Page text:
Just this week, a major consumer brand experienced the same sort of nosedive as “New Coke.” For those younger than my 57 years, New Coke was a massive error I learned about in depth during graduate school…an error that cost Coke millions in 1985. Fast forward to 2023, Bud Light selects transgender Dylan Mulvaney as an influencer, a mistake that has cost Anheuser-Busch more than $5 billion in just a few days. Yikes! Clearly Alissa Heinerscheid, President of Marketing for Bud Light, missed the New Coke case study during her tenure at Harvard.
Given that I’ve lived in Nashville for nearly 30 years, by default, I call this sort of marketing mistake a real “Dixie Chick.” In 2003 the Dixie Chicks lead singer Natalie Maines criticized US President George Bush. Although that seems relatively benign to our 2023 sensibilities, 20 years ago, the country music audience didn’t take kindly to it. And almost immediately, what had been a meteoric career came to a screeching halt, literally overnight. The issue wasn’t what she said, it was the fact that Natalie fell into the hubris trap, believing that she had risen beyond the need to respect her audience, the people who got her and her bandmates to the pinnacle of country music stardom, the folks who pay the bills. Try as they might, even a big spread in Rolling Stone couldn’t save them. It’s a shame they had a natural talent and strong appeal, but it was gone in the blink of an eye.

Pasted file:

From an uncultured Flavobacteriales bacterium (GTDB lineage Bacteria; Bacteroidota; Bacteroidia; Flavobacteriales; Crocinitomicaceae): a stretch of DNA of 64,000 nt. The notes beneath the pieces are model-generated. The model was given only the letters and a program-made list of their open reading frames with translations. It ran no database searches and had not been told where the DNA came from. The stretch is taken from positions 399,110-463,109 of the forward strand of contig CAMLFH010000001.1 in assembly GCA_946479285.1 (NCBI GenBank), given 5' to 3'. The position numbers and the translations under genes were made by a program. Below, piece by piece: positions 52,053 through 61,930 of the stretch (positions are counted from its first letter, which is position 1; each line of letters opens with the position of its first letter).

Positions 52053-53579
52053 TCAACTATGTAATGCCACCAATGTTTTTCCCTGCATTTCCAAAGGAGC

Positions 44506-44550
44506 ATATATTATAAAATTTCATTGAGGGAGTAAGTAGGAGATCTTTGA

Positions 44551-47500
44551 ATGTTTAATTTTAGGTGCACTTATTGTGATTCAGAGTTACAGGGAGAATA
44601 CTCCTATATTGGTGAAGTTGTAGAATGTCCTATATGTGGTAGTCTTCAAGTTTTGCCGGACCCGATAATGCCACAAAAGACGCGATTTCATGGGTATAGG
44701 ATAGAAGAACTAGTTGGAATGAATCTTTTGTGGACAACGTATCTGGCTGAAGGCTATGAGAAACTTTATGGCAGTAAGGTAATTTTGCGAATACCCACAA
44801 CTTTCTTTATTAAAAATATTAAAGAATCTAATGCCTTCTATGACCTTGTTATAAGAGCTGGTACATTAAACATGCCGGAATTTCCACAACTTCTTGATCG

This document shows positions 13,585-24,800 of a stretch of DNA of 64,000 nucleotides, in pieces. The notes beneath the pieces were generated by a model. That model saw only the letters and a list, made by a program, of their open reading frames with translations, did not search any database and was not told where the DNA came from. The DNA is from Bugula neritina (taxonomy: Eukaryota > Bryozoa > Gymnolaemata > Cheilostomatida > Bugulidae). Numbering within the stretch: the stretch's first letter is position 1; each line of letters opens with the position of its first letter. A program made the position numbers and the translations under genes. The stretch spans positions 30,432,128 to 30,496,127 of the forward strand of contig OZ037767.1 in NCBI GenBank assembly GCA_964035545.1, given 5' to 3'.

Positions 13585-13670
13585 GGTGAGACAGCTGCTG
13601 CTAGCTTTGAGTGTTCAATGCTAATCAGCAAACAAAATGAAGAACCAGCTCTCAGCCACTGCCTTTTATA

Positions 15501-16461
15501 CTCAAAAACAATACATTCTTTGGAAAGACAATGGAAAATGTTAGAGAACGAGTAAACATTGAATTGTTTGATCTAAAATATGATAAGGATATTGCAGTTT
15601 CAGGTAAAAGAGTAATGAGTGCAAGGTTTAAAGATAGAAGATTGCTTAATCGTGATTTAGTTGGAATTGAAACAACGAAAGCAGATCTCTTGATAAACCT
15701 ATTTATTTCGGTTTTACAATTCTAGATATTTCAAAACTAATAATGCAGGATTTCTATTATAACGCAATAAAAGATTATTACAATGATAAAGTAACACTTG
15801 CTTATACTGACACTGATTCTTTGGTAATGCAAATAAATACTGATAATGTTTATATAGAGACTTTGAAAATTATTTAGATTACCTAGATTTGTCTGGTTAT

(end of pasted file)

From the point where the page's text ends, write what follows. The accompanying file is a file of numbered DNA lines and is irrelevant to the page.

The first commandment of marketing is “know thy audience.” When we work with clients and dive into an initial assessment, we quickly determine what the client has to offer and who that product most appeals to in order to create a compelling and effective marketing program. Alissa shared that she was trying to expand the product’s reach to a new audience. But she lost it entirely by so strongly dissing the beer’s “fratty” audience in the process.
When the focus shifts from client satisfaction to anything else as the leading marketing objective, nothing good can come of it. Compounding the trainwreck, Alissa then made the mistake of not initiating a crisis management plan. This plan should have been ready to roll out for a situation exactly like this. But Bud Light appears to be the proverbial deer in the headlights on this one, unable to react to their core audience and their non-audience who support their new influencer—a rock and a hard place.
Words matter. And influence is only beneficial if it aligns with the product, audience, and what it represents. In a recent client interaction, we were tasked with finding an influencer for a healthcare client with an excellent opportunity to educate patients to identify ways to afford the healthcare they need. Although the junior marketing team was thinking more Kardashian, the Nuns immediately found a wise woman in mid-life with an incredible survival story and deep insight into healthcare. With a following that includes healthcare media and a strong history as a successful patient advocate, she’s a perfect match for both the client’s consumer and industry target audiences. That’s how you pick an influencer.
If anyone else is feeling nostalgic for a good Bud Light Super Bowl Commercial circa the late 1990s, here are some oldies but goodies.